Besh-Ba-Gowah is an ancient ruin unlike the others. Here you are encouraged to walk within the rooms of this 700 year old pueblo, climb ladders into the upper stories, and see the utensils, pottery and furbishings that were a part of life in pre-Columbian times.
You enter Besh-Ba-Gowah in the same way as the original residents, through the central corridor. This narrow, windowless passage was thought to channel all the traffic to the center of activity within the pueblo, the central plaza.
The plaza was the focal point of the ancient community where public ceremonies were held and many dead were buried. We also know that the plaza was the center of commerce. During excavation, jewelry was found made with shells that can be traced to the Pacific Ocean, Gulf of California, and Gulf of Mexico - evidence that commerce and trading were widespread during these ancient times.
The pueblo was built in stories. Many of the ground floor rooms were used for storage as upper stories were added for living areas. Several of these rooms have been almost completely restored and contain the types of tools and pottery which were excavated at the site.
By climbing the re-created ladder, you can go from the ground floor to the second story exactly as the Salado did and enter a typical living area. Another ladder protruding through the roof hatch permitted the original residents access to the place where the Salado spent much of their time, the roof. In the typical pueblo, the rooftops were the center of the traffic flow within the community.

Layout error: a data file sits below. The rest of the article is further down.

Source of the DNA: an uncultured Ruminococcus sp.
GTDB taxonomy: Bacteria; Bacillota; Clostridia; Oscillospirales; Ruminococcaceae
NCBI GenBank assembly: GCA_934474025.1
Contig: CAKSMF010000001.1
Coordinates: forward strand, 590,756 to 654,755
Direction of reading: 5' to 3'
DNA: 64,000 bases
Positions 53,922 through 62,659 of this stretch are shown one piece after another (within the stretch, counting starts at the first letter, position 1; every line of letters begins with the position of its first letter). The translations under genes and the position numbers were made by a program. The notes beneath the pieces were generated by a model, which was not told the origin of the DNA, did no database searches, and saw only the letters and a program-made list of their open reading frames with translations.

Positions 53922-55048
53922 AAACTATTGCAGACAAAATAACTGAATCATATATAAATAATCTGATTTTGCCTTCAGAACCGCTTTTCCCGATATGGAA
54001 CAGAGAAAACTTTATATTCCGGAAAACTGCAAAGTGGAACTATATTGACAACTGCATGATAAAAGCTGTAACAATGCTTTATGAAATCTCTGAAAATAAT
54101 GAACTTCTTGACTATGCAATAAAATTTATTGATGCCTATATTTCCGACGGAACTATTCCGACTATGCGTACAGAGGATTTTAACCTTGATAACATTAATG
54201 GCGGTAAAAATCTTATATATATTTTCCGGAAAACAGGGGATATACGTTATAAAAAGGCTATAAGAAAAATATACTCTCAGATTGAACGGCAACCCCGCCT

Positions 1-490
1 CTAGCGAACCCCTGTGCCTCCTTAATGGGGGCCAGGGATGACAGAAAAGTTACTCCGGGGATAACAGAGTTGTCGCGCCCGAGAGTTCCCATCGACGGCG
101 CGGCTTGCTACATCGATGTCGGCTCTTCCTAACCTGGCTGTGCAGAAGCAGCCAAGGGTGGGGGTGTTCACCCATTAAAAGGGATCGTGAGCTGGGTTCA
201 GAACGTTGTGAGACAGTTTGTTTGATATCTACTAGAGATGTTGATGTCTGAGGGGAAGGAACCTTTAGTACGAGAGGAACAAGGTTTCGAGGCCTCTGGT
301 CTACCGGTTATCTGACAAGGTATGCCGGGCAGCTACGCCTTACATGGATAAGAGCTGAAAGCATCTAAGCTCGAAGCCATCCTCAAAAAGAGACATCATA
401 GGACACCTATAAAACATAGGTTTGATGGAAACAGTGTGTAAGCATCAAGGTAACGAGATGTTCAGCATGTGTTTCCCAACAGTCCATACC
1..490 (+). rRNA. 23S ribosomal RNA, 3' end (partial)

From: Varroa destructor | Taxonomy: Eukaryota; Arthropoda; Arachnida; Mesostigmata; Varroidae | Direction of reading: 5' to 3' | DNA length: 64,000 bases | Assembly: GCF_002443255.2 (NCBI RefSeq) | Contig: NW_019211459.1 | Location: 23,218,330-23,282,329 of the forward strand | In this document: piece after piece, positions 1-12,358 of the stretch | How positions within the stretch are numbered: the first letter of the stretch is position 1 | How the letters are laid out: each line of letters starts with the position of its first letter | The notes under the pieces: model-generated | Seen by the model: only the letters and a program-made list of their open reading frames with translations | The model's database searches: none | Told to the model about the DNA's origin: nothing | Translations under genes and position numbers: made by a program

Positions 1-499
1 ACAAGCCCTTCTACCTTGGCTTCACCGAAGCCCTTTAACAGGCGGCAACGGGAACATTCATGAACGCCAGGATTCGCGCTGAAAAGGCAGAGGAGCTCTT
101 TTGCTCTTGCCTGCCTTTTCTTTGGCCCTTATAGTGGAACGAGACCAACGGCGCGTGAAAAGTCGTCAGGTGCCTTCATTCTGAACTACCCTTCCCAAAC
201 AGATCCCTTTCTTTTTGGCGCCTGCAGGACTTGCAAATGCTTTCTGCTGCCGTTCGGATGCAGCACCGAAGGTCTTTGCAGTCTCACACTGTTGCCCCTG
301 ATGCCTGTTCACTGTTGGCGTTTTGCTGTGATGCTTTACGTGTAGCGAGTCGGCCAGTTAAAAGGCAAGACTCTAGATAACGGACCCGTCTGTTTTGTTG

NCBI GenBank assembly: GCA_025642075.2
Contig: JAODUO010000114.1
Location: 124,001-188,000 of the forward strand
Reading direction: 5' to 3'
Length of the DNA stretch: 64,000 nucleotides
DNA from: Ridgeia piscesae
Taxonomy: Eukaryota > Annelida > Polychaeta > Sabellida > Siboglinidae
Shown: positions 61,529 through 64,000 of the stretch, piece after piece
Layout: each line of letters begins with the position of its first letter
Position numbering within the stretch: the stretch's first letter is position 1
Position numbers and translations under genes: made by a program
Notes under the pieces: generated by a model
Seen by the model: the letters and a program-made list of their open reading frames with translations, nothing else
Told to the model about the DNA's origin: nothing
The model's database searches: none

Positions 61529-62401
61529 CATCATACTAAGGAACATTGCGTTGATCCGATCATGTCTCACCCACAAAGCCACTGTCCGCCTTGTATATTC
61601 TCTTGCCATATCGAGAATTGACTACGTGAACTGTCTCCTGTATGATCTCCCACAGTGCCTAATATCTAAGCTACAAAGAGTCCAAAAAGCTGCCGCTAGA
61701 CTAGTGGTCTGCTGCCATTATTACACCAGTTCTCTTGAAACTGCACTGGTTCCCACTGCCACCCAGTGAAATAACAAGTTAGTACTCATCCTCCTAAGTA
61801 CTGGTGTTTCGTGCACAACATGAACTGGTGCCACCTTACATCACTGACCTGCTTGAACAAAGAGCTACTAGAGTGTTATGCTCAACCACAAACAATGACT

It is believed that the earliest residents of the site were the Hohokam, who established a pit-house settlement here around A.D. 900 and abandoned it around A.D. 1100. At approximately 1225, the Salado Indians began constructing the pueblo that stands today. Shortly after A.D. 1400, the pueblo was abandoned and the civilization of the Salado people mysteriously disappeared. It is believed that this is linked to climatic changes that caused a shortage of water which may have resulted in an increase of warfare. The area apparently remained uninhabited for centuries until the Apache people made it their homeland sometime after A.D. 1600. The name Besh-Ba-Gowah comes from the Apache language and translates to English as "place of metal" or "metal camp."
Visitors can start tours with a short video in the Auditorium depicting the Salado history and way of life, the coming of Apaches, miners and settlers. The video also includes information regarding the re-excavating of the ruins. The museum houses the world's largest single collection of Salado pottery as well as clothing, tools, and other artifacts.
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